Transcript Related Guidelines

New 2-Drug Regimens to Treat HIV

David A. Wohl, MD · University of North Carolina


July 25, 2022

Key Takeaways:

  • Despite occasional studies suggesting that 2-drug regimens might be adequately effective when the right drugs are offered in the right doses, interest waned until relatively recent trials, such as GEMINI-1 and GEMINI-2, provided compelling evidence that 2-drug regimens can compete with 3-drug regimens for sustained control in many patients.

  • Various strategies to increase the likelihood of long-term control with 2-drug regimens, such as achieving viral suppression on triple therapy before switching to a dual therapy, were shown feasible in such trials as TANGO and SALSA.

  • Some major guidelines, including those from the US Department of Health and Human Services (DHHS) and the European AIDS Clinical Society (EACS), now include a 2-drug regimen among recommended first-line therapies.

  • Many of the 2- and 3-drug regimens involve one pill taken once daily, but the simplicity of 2-drug antiretroviral therapy has now been tested in the form of long-term injectable agents, which have demonstrated good control in such trials as ATLAS, with injections up to 2 months apart.

  • Questions remain about the viability of 2-drug regimens in specific subgroups, such as those with high viral loads, genotypes associated with resistance, and other factors that might make HIV control more difficult, but it is generally accepted that 2-drug regimens are a reasonable option in selected patients.

This transcript has been edited for clarity.

Thinking about 2-drug therapy, it’s been sort of a tortuous course. Remember, we started historically treating people with 2 drugs. We would give people two nucleoside, for instance. AZT [zidovudine]-3TC [lamivudine], for example, was something that I prescribed early in my career, and then we found out that it wasn’t all that we had hoped. It didn’t have the potency. It didn’t have the durability. Resistance developed pretty quickly. So, 2-drug therapy fell by the wayside for quite a long time. 

It wasn’t for years that we started to appreciate that, maybe, we can get around the rubric of 3-drug therapy and use two drugs if we chose the right two drugs. One of the first inklings we got of this was a very, very large clinical trial that was done many years ago by the AIDS Clinical Trials Group here in the United States, in which lopinavir, ritonavir, and efavirenz were put together.[1] Although not well tolerated, for those who did tolerate it and take it, we saw virologic successes that looked just as good as triple-drug therapy that was also studied in this study.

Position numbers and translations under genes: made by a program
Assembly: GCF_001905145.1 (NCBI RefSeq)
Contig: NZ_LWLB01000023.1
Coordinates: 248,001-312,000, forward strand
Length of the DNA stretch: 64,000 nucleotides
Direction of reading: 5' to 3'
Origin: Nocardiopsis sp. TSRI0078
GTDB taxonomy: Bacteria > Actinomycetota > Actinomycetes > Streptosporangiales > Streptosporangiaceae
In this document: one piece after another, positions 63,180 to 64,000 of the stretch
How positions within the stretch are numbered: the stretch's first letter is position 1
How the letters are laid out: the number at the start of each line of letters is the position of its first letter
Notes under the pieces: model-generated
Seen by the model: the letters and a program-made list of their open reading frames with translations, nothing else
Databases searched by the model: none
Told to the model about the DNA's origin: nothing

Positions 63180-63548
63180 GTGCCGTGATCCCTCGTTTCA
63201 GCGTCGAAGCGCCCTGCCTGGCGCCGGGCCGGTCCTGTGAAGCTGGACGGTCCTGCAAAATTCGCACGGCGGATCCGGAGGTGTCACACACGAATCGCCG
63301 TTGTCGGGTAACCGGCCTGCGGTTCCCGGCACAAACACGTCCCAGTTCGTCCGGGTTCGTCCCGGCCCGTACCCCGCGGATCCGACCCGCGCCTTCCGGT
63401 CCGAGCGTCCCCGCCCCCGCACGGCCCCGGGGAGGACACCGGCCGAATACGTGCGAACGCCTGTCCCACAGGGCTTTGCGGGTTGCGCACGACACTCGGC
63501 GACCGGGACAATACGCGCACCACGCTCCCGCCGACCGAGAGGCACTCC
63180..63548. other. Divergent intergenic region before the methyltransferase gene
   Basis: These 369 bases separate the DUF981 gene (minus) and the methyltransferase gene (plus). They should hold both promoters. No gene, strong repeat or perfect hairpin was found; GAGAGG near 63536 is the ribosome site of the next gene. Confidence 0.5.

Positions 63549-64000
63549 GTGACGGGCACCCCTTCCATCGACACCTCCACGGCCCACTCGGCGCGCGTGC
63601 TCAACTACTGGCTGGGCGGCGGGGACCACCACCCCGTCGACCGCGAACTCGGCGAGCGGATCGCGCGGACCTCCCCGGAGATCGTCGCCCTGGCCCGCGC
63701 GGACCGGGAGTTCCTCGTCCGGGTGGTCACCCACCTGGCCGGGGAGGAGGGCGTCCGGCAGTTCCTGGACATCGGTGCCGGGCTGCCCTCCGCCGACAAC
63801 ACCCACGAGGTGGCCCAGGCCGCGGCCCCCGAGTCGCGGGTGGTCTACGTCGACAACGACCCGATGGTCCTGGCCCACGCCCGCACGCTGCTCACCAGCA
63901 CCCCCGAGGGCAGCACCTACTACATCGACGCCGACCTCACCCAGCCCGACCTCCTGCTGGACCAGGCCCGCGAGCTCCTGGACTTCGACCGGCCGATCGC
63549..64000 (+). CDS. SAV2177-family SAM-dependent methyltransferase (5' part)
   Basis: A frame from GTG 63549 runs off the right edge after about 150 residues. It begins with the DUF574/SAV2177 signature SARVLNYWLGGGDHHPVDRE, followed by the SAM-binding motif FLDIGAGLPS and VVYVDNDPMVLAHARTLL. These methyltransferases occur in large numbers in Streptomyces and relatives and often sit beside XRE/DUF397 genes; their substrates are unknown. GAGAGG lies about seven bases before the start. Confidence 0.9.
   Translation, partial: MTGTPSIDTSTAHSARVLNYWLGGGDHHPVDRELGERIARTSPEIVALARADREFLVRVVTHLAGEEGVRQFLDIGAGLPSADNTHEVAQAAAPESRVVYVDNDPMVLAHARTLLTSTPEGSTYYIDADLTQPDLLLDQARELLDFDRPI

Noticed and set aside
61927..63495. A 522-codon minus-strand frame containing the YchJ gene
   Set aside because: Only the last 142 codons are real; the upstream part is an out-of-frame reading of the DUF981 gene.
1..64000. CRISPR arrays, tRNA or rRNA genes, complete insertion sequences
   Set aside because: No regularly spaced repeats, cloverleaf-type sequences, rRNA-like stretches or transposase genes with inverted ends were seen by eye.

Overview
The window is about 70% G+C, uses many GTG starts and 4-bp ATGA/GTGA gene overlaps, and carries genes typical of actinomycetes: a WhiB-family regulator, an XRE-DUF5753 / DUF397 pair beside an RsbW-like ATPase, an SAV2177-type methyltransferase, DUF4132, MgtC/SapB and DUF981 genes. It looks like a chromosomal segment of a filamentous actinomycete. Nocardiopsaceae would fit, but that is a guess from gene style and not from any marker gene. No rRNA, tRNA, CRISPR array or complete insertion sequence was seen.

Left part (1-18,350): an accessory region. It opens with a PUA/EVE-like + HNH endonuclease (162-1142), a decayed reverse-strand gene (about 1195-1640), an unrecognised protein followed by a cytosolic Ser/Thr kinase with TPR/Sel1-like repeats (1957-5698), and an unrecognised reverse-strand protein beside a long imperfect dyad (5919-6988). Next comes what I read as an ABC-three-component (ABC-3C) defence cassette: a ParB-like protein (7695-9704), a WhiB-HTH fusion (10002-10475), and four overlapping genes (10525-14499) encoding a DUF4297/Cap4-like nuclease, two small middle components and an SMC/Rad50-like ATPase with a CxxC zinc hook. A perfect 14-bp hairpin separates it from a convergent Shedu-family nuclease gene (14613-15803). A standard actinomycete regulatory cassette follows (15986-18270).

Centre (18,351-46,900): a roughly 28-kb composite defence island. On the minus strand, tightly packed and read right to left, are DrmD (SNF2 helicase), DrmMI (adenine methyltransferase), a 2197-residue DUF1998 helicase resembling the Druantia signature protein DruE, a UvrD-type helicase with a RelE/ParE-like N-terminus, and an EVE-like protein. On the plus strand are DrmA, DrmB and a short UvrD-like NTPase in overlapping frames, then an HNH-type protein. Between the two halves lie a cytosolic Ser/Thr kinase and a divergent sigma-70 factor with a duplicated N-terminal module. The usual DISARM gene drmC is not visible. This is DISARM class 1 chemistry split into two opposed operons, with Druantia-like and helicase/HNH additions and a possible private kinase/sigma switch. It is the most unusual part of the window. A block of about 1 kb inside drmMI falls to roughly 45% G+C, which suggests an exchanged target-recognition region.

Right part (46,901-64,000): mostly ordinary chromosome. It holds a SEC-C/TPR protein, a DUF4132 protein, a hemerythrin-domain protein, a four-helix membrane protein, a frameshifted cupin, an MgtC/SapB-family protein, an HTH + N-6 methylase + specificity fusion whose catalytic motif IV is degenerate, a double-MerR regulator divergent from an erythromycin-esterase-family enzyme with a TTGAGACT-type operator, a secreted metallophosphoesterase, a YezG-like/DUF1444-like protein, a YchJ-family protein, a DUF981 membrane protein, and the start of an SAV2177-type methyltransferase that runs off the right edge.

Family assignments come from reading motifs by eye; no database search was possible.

So, it was a signal, I think, to many of us that maybe 2-drug therapy is something we could get away with if we have the right partners. Subsequent to that, we’ve seen now a renaissance of 2-drug therapy.[2] And there has been a whole bunch of work done, mostly in Europe, looking at trying to minimize therapy, probably driven by economic considerations. We saw things like boosted PI [protease inhibitor] monotherapy, but also studies that looked at combining boosted PIs, which, at the time, were the most potent antiretroviral, with other partners, with a mix-and-match approach but only one partner. So, it could be 3TC; it could be one of the newer integrase inhibitors at the time, which was raltegravir. 

Also, we saw that we can see combinations of boosted PIs with an NNRTI [non-nucleoside reverse transcriptase inhibitor]. So, we saw this mix and match, and some successes there, indicating, again, that perhaps two drugs—if they’re the right two drugs with an anchor that has a high barrier to resistance and is potent and well tolerated—may be an option for many of our patients. 

I think the line that got crossed that made a huge difference, however, was when we saw the SWORD studies[3]: This is SWORD-1 and [SWORD]-2, where dolutegravir and rilpivirine were combined as a switch option for patients who [were] virologically suppressed. And it worked rather well. Not only that, patient satisfaction was high in those who had switched to dolutegravir-rilpivirine off of their triple-drug therapy. And efficacy was good. It maintained virologic suppression. That’s not a regimen that really caught on. But again, the proof of concept was there: If you had a potent anchor—in this case dolutegravir—an integrase inhibitor that has a high barrier to resistance, [is] really well tolerated, really potent, even with an NNRTI like rilpivirine, which has its issues and has a lower barrier to resistance, requires food, et cetera, to get absorbed, we saw really good outcomes.